Because of the recent outbreak in Perry County, the topic of tuberculosis is topping the headlines. Of course, when it comes to dis-eases (and I broke down that word intentionally), the first reaction is to panic. But with a bit of education, most worry goes away. So, let's take a look into what tuberculosis really is.

The Mayo Clinic describes tuberculosis, or TB, as a potentially serious infectious disease that mainly affects your lungs. The bacteria that cause tuberculosis are said to be spread through tiny droplets released into the air via coughs and sneezes.

Doctors differentiate latent TB (when the bacteria is in the body in an inactive state, cause no symptoms, and are therefore not contagious) and active TB, which can make a person sick and can be spread to others.

At first glance, this sounds similar to a common cold or maybe the flu. However, a tuberculosis infection can affect other parts of the body including one's kidneys, spine, or brain. While methods of transmission include coughing, sneezing, spitting, speaking, laughing, and singing, TB is said to not be easy to catch, and most people with active TB who've had appropriate treatment for at least two weeks are no longer contagious.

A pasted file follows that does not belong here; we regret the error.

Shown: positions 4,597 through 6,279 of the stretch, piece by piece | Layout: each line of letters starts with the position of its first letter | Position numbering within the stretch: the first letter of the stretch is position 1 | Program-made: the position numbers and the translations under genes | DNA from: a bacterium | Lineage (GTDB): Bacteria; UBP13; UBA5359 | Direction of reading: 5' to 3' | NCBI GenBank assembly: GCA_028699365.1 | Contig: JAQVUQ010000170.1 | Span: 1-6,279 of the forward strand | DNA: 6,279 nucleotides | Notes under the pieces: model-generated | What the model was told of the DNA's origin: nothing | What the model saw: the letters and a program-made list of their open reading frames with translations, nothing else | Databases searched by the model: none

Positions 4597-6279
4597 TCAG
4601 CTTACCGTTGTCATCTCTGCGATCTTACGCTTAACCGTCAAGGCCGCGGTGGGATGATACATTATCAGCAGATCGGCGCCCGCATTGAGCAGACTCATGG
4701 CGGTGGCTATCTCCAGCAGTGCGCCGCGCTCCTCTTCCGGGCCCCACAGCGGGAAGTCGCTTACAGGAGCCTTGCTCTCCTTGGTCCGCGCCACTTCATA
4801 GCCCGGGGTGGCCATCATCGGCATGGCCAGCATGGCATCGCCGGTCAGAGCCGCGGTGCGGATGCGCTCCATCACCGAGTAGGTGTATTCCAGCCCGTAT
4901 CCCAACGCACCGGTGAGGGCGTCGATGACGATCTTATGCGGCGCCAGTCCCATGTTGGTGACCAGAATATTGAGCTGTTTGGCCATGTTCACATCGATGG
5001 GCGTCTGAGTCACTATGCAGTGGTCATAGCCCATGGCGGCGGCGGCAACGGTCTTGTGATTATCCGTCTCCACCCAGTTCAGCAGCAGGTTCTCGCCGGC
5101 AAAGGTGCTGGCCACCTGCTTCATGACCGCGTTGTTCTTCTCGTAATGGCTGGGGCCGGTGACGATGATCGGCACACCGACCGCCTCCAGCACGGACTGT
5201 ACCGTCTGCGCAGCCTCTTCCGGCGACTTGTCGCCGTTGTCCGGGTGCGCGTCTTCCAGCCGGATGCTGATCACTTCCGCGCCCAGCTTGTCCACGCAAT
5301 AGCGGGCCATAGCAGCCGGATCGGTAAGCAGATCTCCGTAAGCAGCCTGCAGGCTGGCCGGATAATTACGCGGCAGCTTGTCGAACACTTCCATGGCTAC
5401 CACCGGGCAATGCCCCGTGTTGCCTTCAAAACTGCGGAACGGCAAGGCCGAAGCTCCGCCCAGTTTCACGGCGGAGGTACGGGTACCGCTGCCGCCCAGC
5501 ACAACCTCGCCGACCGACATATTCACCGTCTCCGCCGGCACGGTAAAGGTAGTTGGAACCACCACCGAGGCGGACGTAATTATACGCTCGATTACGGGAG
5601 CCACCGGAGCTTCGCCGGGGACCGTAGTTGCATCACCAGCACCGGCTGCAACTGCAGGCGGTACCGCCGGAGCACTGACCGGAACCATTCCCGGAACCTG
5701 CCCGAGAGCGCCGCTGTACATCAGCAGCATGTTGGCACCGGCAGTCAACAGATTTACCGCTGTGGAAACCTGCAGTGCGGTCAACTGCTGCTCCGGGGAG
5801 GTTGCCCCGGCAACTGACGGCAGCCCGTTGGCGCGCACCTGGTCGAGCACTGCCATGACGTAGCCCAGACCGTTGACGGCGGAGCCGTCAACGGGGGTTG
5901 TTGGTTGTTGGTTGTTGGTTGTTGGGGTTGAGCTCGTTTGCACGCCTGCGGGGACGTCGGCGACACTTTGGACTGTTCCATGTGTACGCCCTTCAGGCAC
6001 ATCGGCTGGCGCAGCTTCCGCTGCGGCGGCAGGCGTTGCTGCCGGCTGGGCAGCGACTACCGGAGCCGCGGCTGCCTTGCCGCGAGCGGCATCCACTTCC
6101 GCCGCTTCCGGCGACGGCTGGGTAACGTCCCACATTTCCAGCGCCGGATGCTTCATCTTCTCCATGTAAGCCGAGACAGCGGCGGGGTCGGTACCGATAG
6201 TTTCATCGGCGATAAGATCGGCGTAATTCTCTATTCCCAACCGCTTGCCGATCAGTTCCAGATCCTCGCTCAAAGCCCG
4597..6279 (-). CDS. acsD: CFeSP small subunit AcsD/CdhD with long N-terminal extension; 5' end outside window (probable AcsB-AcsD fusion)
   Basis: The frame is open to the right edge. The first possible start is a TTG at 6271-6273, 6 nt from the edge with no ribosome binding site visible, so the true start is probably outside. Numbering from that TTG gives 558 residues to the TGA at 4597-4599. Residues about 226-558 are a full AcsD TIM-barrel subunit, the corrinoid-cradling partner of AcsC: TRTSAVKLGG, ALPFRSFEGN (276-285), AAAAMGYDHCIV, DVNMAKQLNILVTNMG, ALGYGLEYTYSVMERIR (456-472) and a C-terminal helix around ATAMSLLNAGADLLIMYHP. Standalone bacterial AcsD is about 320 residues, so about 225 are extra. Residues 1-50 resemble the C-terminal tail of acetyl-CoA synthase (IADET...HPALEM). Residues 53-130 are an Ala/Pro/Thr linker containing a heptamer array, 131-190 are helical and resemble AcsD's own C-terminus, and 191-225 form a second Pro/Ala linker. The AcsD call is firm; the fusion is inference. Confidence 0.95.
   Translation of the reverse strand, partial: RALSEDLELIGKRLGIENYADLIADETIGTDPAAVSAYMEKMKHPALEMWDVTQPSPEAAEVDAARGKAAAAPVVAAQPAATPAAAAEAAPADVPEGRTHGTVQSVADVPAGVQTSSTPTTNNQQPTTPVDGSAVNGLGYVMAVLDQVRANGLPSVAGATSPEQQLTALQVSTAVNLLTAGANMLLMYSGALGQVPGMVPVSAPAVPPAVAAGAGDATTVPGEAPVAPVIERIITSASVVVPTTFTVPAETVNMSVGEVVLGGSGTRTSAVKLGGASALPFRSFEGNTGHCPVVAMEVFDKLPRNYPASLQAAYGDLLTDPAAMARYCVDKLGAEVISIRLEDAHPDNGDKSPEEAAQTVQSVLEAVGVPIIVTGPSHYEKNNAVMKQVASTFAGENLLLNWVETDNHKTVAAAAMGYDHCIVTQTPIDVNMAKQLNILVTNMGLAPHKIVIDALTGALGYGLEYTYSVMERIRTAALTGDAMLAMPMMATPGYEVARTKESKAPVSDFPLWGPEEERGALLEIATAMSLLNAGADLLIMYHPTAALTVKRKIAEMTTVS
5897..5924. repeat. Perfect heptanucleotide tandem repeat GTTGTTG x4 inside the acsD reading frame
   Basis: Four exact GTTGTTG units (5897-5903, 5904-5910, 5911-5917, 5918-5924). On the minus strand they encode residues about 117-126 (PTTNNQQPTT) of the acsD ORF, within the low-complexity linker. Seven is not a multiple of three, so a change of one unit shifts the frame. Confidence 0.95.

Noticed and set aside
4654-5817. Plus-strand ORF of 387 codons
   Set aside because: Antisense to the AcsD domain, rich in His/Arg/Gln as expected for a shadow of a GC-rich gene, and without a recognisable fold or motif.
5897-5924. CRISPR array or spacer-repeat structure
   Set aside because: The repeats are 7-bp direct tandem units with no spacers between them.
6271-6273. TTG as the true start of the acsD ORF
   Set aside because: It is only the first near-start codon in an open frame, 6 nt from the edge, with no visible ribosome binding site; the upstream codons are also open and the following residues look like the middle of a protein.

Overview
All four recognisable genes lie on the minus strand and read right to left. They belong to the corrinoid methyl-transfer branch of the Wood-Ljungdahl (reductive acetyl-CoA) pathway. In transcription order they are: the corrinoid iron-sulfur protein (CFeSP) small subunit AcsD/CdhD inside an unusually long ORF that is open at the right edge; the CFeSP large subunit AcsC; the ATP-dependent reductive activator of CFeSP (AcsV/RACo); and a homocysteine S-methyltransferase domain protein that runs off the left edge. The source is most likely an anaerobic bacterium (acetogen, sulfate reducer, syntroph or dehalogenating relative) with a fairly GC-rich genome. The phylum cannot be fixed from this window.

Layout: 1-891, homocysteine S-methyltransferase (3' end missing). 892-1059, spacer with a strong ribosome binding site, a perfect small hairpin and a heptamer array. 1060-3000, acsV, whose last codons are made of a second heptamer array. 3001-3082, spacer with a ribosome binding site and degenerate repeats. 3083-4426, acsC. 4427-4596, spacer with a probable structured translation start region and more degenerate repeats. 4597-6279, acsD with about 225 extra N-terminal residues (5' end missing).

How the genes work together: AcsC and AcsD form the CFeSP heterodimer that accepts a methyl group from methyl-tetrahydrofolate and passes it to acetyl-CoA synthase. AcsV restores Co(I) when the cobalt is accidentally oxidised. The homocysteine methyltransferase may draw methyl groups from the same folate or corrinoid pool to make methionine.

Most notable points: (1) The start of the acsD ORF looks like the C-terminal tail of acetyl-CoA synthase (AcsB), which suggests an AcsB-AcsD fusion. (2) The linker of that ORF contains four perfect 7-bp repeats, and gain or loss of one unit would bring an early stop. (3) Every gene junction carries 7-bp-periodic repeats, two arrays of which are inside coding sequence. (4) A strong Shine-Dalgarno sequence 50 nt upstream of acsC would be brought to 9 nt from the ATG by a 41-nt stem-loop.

With all of that being said, there is indeed cause for concern. However, knowing that a person has TB isn't indicative of his or her cleanliness. Neither does it mean you have to hold your breath while passing their homes (don't question why I included that) or that you should cancel sports events. Just be sure children's vaccinations are up to date, and if you notice certain symptoms (coughing that lasts three or more weeks, coughing up blood, chest pain, pain with breathing or coughing, unintentional weight loss, fatigue, fever, night sweats, chills, loss of appetite), seek treatment immediately as untreated TB can result in spinal pain, joint damage, meningitis, liver and kidney problems as well as heart disorders.